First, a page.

Work is progressing on the second floor of 430 E. Broadway, the building that’s home to The Record Farm and to Bonus Pints.

Building owners Matt Swisher and Katya Swisher plan to open the second floor to businesses by mid-November, and the city has been helping make renovations possible.

On Monday, the Logansport City Council will vote on a $14,500 grant to bring the HVAC and electricity to the second floor.

The city council’s finance committee already approved the grant from County Economic Development Income Tax incentive funding on Sept. 20.

Cass Logansport Economic Development Organization President Bill Cuppy said the couple has already invested about $130,000 into that project.

In August, the Logansport Redevelopment Commission approved $14,125 in façade improvement program money to go toward a new entrance and a staircase from the second floor, giving it a required emergency exit.

The grants are economic support for a project that will put two retail spaces and one service space on the second floor, continuing recent downtown growth. The Swishers have said before that the businesses going on the second floor would attract similar clientele to their businesses.

One of the retailers planning to go into a second-floor shop is Royal Center artist Brett Manning. She announced the business venture in late September and is the first person to publicly confirm the intent to be part of the project.

Manning plans to open a shop called The Lantern, featuring her work and the work of other artists and craftspeople with her aesthetic. That will go from cards and stationery to clothes and hand-dipped incense.

People in the area may be familiar with Manning’s work and its feel. She sells cards, candles and items in The Record Farm, in Legacy Outfitters at 116 S. Sixth St. in Logansport and in Haunted Hills Dark Market at 6342 W. County Road 100 North in western Cass County.

Her work has an eerie feel, and she describes it as dreamlike and intricate, kind of dark but with a sense of innocence. She incorporates the myths and folklore of the United Kingdom, including Celtic and Pagan sources.

“My birthday’s Halloween, so I feel very connected to the spooky season,” Manning said. “So I draw a lot of inspiration from that imagery.”

She said she’s been making art her whole life, but she became professional in 2008 when she began selling at shows and online. Manning went to school for fashion design but became a self-taught artist after.

“I’ve always been more of a visual artist,” she said.

She grew up in Springfield, Illinois, and lived in Chicago before coming to Royal Center six years ago with her husband, Frank Rouch. Springfield was more similar to Indianapolis than to Logansport, but Royal Center hasn’t been hard to adjust to.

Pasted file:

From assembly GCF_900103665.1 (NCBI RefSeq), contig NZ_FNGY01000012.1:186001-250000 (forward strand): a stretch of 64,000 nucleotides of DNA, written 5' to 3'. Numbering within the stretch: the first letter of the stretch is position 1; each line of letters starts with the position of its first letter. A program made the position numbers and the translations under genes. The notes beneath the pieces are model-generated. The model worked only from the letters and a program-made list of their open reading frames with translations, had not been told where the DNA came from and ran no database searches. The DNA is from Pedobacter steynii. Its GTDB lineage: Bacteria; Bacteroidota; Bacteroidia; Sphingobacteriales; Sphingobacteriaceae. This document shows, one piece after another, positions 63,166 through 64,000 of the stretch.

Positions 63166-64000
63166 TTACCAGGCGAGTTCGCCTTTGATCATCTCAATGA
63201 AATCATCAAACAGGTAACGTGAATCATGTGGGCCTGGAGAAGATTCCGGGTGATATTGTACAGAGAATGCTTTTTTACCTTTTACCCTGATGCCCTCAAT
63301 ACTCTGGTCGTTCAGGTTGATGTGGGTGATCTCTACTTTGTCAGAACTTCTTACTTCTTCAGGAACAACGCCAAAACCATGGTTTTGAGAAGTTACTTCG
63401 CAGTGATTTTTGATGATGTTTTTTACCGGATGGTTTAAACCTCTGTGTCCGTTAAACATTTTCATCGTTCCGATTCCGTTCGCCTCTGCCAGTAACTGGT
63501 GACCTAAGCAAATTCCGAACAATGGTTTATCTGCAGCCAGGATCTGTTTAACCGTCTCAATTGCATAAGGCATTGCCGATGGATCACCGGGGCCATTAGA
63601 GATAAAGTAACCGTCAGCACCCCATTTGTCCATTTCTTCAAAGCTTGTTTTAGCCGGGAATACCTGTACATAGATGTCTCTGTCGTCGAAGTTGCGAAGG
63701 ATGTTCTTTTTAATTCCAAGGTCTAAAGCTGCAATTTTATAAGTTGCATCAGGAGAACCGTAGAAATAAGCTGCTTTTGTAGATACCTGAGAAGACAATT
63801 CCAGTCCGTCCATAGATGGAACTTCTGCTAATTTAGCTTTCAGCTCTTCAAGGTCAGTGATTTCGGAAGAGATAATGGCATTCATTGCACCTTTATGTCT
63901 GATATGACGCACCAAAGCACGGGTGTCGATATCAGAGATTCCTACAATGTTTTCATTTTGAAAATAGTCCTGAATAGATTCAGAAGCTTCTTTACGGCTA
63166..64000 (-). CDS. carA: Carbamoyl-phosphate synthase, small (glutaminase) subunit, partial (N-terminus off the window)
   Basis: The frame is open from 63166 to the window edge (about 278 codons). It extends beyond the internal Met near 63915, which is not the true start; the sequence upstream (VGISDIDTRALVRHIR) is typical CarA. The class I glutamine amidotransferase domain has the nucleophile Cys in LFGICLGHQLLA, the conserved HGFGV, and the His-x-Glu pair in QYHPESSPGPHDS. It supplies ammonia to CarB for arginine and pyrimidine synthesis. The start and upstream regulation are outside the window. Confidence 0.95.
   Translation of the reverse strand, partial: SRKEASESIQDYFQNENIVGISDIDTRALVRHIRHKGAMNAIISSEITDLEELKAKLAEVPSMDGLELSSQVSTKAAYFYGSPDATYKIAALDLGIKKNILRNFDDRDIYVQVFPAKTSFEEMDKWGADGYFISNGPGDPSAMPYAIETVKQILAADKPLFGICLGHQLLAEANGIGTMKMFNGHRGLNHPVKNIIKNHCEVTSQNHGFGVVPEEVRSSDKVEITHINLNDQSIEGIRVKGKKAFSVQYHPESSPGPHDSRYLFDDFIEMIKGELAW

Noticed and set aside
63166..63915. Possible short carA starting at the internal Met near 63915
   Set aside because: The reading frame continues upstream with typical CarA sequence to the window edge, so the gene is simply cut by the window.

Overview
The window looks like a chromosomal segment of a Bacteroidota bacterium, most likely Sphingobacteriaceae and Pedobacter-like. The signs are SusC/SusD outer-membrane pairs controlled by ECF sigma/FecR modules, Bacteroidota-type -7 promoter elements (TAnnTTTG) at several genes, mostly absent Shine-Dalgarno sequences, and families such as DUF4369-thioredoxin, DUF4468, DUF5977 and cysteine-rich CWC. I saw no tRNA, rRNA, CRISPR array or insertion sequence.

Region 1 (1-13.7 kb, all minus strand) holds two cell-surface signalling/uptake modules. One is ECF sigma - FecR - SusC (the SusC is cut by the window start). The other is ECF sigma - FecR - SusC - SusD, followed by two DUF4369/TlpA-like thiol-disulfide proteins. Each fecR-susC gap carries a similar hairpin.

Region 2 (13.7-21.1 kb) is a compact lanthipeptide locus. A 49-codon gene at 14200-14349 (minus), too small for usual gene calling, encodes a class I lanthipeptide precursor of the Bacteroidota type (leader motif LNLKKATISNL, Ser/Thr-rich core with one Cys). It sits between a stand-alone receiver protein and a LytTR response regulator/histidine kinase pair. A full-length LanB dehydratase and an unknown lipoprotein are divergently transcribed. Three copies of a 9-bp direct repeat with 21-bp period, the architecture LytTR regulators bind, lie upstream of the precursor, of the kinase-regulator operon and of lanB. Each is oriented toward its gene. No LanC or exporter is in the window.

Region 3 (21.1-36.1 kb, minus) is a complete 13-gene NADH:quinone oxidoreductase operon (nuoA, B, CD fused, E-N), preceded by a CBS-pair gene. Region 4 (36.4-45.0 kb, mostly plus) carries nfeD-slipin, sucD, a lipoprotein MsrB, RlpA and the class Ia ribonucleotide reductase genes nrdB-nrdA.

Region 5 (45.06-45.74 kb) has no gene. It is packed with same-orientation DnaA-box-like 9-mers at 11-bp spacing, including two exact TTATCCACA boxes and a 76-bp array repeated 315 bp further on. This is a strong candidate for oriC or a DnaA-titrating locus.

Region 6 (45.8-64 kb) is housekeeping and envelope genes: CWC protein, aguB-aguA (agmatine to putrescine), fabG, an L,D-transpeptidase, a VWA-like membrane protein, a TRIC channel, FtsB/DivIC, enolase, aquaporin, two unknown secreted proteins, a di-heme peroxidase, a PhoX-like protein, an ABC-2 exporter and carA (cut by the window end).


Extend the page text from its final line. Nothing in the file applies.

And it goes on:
“I like living in the country,” she said.

There’s seclusion and nature as she works from home.

“That’s how I thrive,” she said.

Manning looks at her planned retail space as something she curates with work of artists she knows from all over.

The Lantern’s name and logo come from The Hermit tarot card, an older man holding a lamp against the darkness, although for her logo, it’s a young woman. She sees that card as something of introspection and searching, going off on your own and doing your own thing.

“That’s what I hope to do with the items I carry in the store,” she said.

Other items she’ll sell will be clothes, handmade jewelry, tarot cards, oracle cards, purses, book bags, socks and patches. Household items will include her candles, small handmade brooms, tea towels, mugs and coffee and tea supplies.

Manning also plans to sell books that are fantasy, esoteric and kind of occult, and the store will also carry chocolate bars with interesting flavors, like lavender, ginger cardamom, pecan pie and rose.

“It’s not what you’re going to find in regular stores,” she said.

Manning believes there is a market for what she’ll sell in the city.

“There’s some good, weird people in Logansport,” she said.

The space she’ll rent is about a third of the size of Bonus Pints and The Record Farm on the first floor. Although she plans to carry a lot of items, she is aiming for a small, cozy feeling.

“It’s basically an experiment for me,” she said, comparing it to renting studio space.

The shop will be open a couple of days a week, possibly Tuesday through Saturday, with hours similar to Bonus Pints and The Record Farm. Her husband will operate the store most days while she concentrates on internet sales.

Reach James D. Wolf Jr. at james.wolf@pharostribune.com or 574-732-5117

Twitter @JamesDWolfJr

React to this story:

4
2
0
0
0

Trending Video

Recommended for you